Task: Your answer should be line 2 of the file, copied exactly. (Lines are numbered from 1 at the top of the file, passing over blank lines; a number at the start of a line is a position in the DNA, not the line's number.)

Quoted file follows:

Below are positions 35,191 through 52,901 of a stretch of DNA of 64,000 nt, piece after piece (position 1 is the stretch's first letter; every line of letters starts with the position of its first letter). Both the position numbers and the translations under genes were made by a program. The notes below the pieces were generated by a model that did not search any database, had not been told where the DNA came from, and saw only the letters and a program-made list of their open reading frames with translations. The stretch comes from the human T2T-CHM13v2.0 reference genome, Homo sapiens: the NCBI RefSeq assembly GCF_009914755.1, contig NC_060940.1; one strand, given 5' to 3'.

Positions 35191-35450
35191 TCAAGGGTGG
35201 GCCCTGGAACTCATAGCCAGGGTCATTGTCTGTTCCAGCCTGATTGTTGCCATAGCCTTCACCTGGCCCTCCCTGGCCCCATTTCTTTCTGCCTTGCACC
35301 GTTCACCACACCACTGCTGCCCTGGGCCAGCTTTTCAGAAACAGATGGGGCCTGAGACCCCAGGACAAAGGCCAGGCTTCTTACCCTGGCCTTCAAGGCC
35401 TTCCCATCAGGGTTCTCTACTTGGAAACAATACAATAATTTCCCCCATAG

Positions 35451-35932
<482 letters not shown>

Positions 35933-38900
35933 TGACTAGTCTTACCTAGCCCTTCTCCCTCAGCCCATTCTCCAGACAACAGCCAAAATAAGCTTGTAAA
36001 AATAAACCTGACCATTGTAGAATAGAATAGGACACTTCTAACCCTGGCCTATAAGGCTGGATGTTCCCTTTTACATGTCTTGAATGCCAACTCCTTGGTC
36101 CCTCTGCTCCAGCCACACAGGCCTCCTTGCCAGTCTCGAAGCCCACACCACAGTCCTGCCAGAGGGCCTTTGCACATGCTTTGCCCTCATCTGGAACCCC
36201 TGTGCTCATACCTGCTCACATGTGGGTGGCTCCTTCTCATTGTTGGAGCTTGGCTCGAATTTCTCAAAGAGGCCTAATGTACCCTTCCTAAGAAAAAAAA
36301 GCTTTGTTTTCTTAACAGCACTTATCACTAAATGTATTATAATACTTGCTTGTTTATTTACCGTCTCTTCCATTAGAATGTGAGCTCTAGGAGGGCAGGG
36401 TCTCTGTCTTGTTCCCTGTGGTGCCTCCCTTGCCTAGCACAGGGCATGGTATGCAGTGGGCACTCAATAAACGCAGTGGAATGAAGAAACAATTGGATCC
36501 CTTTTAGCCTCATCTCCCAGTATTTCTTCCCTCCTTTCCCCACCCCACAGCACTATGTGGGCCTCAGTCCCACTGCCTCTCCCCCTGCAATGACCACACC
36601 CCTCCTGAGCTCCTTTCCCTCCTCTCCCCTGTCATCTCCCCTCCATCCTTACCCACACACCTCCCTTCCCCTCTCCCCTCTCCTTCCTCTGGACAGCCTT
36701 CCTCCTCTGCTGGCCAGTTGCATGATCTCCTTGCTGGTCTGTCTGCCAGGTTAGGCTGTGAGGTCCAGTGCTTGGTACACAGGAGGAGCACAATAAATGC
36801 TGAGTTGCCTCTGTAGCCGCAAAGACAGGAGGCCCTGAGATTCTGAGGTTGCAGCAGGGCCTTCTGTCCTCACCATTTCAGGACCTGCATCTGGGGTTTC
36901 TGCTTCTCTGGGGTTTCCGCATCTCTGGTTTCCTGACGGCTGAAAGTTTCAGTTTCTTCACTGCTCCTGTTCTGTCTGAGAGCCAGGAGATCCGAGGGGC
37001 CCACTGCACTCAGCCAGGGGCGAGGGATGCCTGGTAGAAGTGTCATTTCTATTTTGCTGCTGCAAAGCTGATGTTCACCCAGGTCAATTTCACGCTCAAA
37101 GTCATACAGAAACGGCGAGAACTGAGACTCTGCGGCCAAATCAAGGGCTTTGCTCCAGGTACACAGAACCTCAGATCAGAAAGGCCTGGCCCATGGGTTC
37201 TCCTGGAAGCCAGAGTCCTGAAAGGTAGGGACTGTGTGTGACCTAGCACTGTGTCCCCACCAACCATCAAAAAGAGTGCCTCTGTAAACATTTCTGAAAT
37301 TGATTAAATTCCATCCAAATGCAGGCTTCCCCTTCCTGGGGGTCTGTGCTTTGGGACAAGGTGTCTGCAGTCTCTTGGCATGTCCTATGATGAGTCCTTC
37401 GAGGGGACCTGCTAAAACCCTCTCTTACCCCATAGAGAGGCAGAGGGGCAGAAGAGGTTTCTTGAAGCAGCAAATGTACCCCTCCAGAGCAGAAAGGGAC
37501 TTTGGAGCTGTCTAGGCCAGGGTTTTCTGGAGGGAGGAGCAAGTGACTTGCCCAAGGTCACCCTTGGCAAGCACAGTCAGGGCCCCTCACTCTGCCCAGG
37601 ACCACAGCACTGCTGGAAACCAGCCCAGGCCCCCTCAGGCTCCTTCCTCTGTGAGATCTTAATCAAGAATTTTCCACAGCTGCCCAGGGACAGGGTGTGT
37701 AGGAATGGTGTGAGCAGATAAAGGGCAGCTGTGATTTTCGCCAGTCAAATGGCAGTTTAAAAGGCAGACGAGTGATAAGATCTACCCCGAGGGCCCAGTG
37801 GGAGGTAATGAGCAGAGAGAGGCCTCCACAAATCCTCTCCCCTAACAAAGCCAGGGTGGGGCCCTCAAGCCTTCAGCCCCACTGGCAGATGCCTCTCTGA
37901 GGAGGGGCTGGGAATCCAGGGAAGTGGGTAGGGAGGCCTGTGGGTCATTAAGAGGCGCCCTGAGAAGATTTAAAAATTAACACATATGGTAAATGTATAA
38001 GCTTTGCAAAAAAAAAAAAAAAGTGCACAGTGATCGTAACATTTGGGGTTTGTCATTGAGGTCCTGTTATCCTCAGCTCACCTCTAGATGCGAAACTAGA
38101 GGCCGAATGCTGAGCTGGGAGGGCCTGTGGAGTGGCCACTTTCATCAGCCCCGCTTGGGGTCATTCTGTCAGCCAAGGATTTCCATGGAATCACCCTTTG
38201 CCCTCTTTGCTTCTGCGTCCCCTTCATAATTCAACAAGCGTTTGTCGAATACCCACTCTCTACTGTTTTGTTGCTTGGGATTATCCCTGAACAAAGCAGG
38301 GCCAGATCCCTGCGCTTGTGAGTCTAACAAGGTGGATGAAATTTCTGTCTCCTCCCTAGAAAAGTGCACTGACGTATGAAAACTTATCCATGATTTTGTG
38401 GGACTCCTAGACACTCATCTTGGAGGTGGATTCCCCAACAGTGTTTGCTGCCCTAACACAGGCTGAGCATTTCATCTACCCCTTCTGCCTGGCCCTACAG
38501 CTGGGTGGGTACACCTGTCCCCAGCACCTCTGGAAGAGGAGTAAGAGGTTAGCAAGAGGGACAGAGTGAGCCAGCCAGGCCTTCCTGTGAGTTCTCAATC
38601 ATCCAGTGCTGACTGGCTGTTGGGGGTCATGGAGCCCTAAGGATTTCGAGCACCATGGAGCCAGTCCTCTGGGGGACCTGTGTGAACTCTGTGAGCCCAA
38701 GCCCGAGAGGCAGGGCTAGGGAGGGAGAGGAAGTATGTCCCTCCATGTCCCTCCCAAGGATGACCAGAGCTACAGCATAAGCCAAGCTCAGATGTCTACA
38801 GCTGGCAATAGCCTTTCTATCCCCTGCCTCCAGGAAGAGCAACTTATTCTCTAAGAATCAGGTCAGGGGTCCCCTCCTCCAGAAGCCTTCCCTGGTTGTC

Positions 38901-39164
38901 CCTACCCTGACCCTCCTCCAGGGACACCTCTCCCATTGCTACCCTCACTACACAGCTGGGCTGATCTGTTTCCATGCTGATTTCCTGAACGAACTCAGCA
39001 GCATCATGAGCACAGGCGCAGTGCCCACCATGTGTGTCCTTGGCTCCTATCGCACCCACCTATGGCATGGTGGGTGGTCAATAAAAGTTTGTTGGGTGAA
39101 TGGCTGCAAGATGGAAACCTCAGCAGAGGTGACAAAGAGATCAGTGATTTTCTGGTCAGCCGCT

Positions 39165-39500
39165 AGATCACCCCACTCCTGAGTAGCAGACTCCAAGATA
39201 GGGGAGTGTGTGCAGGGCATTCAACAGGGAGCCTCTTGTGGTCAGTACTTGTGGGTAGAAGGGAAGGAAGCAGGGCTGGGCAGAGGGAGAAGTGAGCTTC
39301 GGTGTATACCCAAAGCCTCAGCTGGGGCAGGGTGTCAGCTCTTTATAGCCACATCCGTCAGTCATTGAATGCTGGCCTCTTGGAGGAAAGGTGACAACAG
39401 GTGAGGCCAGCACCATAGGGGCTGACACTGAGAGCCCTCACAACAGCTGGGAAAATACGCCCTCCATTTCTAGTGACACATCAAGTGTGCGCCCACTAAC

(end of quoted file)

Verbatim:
Positions 35191-35450